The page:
In this post, I will discuss six common health conditions that can lead to chronic fatigue. While this is by no means an exhaustive guide, these are conditions that frequently affect people and (for the most part) are easily diagnosable and treatable. In a subsequent post, I will discuss practical ways in which you can effectively combat your fatigue…regardless of the cause. 

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Action Planning for Health

Have you ever thought of something you either wanted to do (“I want to lose weight“) or felt like you should do (“I should eat healthier“), but you just cannot get yourself to take the first step, because the task seems too overwhelming or out of reach? Or maybe you start making changes, but then after a while start to feel discouraged at your apparent lack of progress?

If so, you are not alone.

Starting today, I want you to begin incorporating something into your life—a type of goal-setting called Action Planning. Many of you may already be familiar with this. The purpose of an Action Plan is to set you on the road towards your personal goals by breaking them down into small, actionable steps. So let’s get started!

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How to Stay Motivated

By Phoebe Chi, MD, MPH

Do you ever find yourself losing interest in something you know is good for you? Maybe you took a healthy living course and for a while you were gung ho to make changes in your life…but then the determination faded — and you found yourself going back to your old, bad health habits.

If you do…you are not alone.

The key to continuing down the path towards better health and wellness (or whatever goal you have set for yourself) is to keep a positive mindset and to not allow yourself to get discouraged–even when you experience a setback. Not sure how to maintain your motivation? Read on–this guide will give you some practical tips on how to do just that.

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Complete Relaxation Techniques

By Phoebe Chi, MD, MPH

For many, relaxation means zoning out in front of the TV or staring at the phone at the end of a stressful day. But this does little to reduce the damaging health effects of stress. To effectively combat stress, it is necessary to activate your body’s natural relaxation response. One way to do this is by practicing effective relaxation techniques. Fitting these activities into your life can help reduce everyday stress, boost your energy and mood, and improve your mental and physical health. When combined with effective stress management skills, you end up with a powerful, stress-busting combo. 

This guide provides relaxation techniques that are best performed when you have 15 minutes and a comfortable environment, but which are extremely effective at countering your body’s stress response (by eliciting the “Relaxation Response”)….as a result leading to calming effects that can linger for days. 

Don’t have 15 minutes? Then you need these quick relaxation techniques. 

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Instant Relaxation Techniques

Even when equipped with effective Stress Management skills, sometimes one just needs a break from the stresses of a busy day—in the middle of the day.

These mini-relaxation techniques are powerful stress busters that you can reach for anytime. Whether you’re preparing for an important meeting, stuck in traffic, or in the middle of an uncomfortable situation—these exercises can be a fast and effective tool to help you achieve a relaxed state so that you can confidently face the stresses of the day. So go ahead—take some time to try them all to see which ones work best for you.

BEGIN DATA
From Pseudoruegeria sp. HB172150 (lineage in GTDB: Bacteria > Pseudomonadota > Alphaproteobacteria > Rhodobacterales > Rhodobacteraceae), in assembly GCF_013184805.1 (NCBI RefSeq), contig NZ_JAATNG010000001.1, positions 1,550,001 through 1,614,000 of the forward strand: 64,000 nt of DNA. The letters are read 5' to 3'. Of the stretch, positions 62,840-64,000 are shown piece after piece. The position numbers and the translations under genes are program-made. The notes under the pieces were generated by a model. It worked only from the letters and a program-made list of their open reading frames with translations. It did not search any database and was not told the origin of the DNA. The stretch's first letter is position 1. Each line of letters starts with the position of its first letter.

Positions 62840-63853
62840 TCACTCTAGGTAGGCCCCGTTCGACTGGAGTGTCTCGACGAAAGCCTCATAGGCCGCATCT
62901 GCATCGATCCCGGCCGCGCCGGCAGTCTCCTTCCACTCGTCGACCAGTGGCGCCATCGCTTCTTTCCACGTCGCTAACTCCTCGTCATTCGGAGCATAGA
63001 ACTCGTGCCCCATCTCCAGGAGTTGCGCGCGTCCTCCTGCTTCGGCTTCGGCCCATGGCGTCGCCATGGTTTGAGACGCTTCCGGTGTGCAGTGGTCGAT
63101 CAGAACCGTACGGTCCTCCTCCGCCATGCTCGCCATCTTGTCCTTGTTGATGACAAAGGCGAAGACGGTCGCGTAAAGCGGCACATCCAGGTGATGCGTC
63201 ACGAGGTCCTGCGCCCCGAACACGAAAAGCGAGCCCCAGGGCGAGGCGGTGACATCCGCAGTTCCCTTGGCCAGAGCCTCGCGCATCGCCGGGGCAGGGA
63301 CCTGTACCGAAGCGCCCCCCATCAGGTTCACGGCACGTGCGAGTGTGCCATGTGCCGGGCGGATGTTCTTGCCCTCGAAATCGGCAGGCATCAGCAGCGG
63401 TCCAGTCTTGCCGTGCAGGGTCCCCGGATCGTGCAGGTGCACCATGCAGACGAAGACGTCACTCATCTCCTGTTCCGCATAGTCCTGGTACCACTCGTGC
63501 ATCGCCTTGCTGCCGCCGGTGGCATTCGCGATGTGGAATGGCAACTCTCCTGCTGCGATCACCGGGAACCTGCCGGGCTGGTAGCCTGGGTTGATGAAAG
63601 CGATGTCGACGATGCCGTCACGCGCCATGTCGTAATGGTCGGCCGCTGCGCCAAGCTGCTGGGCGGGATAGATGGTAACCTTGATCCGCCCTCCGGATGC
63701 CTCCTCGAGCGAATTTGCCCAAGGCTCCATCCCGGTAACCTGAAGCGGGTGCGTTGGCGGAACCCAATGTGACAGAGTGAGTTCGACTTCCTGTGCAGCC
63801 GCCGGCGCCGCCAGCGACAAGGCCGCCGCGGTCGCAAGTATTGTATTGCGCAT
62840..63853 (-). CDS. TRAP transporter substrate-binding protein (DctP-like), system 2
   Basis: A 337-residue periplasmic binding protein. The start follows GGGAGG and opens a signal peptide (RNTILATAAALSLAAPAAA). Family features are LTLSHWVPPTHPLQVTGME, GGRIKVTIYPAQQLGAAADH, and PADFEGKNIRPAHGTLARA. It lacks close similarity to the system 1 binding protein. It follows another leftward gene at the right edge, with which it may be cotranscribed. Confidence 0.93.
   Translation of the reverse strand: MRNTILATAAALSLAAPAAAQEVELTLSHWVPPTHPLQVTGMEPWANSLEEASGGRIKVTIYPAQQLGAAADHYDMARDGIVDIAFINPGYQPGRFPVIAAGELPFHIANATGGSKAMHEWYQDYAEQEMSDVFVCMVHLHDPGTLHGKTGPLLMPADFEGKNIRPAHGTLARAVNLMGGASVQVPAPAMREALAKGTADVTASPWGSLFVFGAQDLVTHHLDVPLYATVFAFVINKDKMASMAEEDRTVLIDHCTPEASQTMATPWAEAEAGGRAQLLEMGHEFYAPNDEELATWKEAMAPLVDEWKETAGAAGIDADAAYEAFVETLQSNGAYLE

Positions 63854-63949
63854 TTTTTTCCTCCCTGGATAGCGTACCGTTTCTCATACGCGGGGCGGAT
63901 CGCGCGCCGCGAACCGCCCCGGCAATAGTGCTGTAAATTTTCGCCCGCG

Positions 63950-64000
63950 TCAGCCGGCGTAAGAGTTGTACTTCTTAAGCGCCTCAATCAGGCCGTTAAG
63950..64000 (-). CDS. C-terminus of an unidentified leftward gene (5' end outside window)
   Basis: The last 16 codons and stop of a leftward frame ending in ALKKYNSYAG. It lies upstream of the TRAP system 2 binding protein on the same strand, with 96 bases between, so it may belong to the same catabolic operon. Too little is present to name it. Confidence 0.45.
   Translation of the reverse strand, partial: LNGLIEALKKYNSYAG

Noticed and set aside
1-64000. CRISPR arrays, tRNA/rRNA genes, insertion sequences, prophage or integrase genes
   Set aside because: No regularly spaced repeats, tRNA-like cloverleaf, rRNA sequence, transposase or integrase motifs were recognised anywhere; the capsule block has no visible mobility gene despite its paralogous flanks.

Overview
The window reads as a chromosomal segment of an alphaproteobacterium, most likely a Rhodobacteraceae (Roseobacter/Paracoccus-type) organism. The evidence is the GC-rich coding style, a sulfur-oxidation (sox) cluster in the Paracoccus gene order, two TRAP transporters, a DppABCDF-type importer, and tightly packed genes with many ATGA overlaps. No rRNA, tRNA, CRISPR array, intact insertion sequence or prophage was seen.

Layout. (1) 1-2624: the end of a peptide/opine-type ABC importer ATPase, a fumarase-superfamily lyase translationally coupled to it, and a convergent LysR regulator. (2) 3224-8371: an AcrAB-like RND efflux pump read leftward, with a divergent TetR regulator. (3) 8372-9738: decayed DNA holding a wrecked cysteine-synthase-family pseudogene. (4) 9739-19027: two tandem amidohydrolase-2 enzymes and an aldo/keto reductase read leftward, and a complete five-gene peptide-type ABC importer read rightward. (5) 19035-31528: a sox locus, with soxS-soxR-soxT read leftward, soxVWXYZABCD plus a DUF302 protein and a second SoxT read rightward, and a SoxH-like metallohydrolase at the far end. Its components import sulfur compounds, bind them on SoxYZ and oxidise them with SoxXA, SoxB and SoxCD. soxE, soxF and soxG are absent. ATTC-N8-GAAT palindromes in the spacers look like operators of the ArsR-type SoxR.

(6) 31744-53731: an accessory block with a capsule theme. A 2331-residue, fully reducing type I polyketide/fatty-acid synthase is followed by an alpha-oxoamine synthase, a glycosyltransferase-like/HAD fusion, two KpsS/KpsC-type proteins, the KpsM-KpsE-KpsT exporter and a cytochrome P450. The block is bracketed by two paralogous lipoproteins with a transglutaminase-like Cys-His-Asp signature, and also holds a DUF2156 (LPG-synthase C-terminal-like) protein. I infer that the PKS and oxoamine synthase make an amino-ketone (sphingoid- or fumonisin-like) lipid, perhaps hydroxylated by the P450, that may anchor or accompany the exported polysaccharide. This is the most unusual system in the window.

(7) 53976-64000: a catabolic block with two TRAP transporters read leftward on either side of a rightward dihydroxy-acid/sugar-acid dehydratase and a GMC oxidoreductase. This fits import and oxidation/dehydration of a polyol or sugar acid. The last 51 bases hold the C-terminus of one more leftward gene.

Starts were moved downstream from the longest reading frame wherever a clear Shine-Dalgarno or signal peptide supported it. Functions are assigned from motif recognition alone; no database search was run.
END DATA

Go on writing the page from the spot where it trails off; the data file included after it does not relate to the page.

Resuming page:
Have 15 minutes to spare? Try a full relaxation session for a total de-stressing experience.

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Taking Control of Stress (part II)

In my last post, I discussed Stress Management in terms of practicing the “4 A’s.” In this post, I will be discussing the other essential components of stress management (if you missed the initial post on the effects of chronic stress on your health, I encourage you to glance at that when you get the chance).

Need immediate de-stressing? This article will show you some instant ways to relax.

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Taking Control of Stress

Now that I’ve discussed how harmful chronic stress is to your health…what can you do about it? The very necessary next step (after recognizing what is causing your stress) is to make the decision to take control of it. To decide to take control means that you are determined to start making positive, proactive changes in your life to effectively manage your stress—as opposed to allowing yourself to feel like a victim to it and merely trying to cope with it. This difference in mindset can make a significant difference—the difference between feeling like you’re keeping pace while staying ahead in a race as opposed to lagging behind trying to catch up.

So really, what does this all mean? This post will introduce the most practical way to start taking control of your stress: by practicing the “4 A’s.”

Feeling stressed out right now? Take a few seconds to do one of these quick relaxation techniques.

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Stress and Your Health

Do you often feel stressed out? Do you have things in your life that frequently cause you high levels of stress? Do you find that you have little time for self-care, or you spend most of your time caring for others? Do you just feel burned out?

If you do, you are not alone.